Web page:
A tree’s formative years: Structural pruning in three easy steps
When is the best time to prune trees? I find it hard to give a simple answer to this frequent question. It depends on the tree and the circumstance but I usually boil my answer down to these three points:
For those perfectionists that are good planners and want to get it done just right, dormant season (winter) pruning has the most advantages. These include avoiding the spread of disease; minimizing stress; maximizing the tree’s ability to seal pruning wounds through the upcoming growing season; and the lack of leaves (on deciduous trees) revealing branching structure and allowing you see what you are doing!
However, sometimes I say the best time to prune is when you can. If you use clean, sharp tools and proper technique, don’t sweat the timing. Note that if your tree species is susceptible to pests that attack during the growing season, avoid late spring through mid-summer.
Finally, I answer the ‘when’ question in terms of at what point during the tree’s lifespan. Answer: when the tree is young and has recovered from the shock of planting. This is when branches are reachable and pruning cuts will be smaller and likely to seal completely. Most importantly, these are the tree’s formative years and, as with us humans, this is a chance to provide guidance and direction, setting the youngster on a trajectory toward a long and healthy future. This is done through ‘structural pruning’, a pruning technique that can be performed by following three simple steps.
Step 1: Remove any dead, diseased, or damaged branches (the three D’s), as well as those that are crossing or conflicting with other branches or permanent structures (your house, for example!). Also prune out any suckers or sprouts growing from the tree’s base or along its stems, respectively. Before moving on to Step 2, take a look at how much was removed as a result of this step. If you have removed 25 percent or more of the overall crown, wait until the following year to move on.
Step 2: Address any ‘co-dominant’ stems, i.e. those that are competing to become the central leader/trunk. It is not always possible but your tree will exhibit superior structural strength (and associated health) in the long term if it is encouraged to develop with one dominant trunk. Remember, ‘There can be only one leader!’ So if you have co-dominant stems, pick one to encourage then either eliminate the other altogether or subordinate it by reducing it down to a smaller lateral branch.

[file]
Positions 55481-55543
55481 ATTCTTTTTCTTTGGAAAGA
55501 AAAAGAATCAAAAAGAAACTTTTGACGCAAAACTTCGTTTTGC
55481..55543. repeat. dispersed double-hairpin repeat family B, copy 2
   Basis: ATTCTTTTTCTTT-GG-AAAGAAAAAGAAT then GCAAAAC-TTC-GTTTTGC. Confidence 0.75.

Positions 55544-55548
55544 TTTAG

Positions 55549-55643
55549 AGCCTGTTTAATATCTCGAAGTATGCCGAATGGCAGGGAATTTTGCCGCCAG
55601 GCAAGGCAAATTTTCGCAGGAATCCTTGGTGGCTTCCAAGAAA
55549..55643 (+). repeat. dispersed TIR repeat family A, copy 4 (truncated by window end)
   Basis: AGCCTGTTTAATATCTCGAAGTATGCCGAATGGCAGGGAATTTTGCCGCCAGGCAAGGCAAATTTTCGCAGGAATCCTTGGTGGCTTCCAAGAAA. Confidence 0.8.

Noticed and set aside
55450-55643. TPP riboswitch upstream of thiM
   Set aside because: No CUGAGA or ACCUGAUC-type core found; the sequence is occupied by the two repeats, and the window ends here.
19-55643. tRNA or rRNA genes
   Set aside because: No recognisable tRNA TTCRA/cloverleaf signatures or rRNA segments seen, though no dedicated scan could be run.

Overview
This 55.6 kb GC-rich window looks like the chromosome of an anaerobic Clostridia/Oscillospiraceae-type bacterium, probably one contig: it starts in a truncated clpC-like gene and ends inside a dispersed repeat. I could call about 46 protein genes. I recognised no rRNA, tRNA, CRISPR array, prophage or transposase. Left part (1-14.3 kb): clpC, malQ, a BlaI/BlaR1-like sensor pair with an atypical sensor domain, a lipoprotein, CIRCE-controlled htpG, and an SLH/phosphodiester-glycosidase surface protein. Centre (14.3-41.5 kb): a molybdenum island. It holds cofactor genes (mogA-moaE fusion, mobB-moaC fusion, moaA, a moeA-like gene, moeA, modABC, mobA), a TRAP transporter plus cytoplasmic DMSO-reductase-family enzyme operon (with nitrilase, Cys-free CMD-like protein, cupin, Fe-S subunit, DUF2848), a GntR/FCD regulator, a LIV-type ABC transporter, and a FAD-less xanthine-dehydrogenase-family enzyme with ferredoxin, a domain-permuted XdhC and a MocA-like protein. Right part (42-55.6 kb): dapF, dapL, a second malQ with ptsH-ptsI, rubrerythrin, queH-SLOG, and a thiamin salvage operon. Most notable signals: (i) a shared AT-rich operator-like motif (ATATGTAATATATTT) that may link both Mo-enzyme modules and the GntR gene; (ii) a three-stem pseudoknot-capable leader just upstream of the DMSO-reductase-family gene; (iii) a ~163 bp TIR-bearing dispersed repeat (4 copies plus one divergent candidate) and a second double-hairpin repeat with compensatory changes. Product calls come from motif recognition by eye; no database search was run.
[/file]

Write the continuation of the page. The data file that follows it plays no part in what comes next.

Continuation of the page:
Step 3: Address spacing along and around the trunk. In your mind’s eye, picture a spiral staircase and see if you can nudge your tree in that direction. In large shade trees the major ‘scaffold’ branches should be three to five feet apart along the length of the trunk with few branches whirling around the trunk at a single point (a losing battle with some species). When structural pruning a young tree, aim for a spacing of 12 to 18 inches along the length of the trunk.
These three steps will give you added confidence that your tree will grow to be big and strong, making you a proud parent.
There is much more to consider regarding proper pruning cuts and mistakes to avoid so if you want to learn more, here are a few online resources that can help:
Urban Tree Foundation urbantree.org
Casey Trees How-To Guide – caseytrees.org/resources/howto/
US Forest Service Tree Owner’s Manual (downloadable copy) – na.fs.fed.us/urban/treeownersmanual/
US Forest Service How to Prune Guide
A note about safety: Always wear gloves and safety glasses. Use the right tool for the size and location of your cuts a homeowner’s pruning kit might include hand pruners, loppers, a pruning saw and a pole saw with a lopper attachment. If pruning large branches above your head, wear a hard hat. For larger jobs, consider hiring a professional arborist certified by the International Society of Arboriculture. You should not need a chainsaw for structural pruning.
Shawn Walker, owner of Trees 101 (www.trees101.net), is a certified arborist and a registered consulting arborist based in Shepherdstown. Email: firstname.lastname@example.org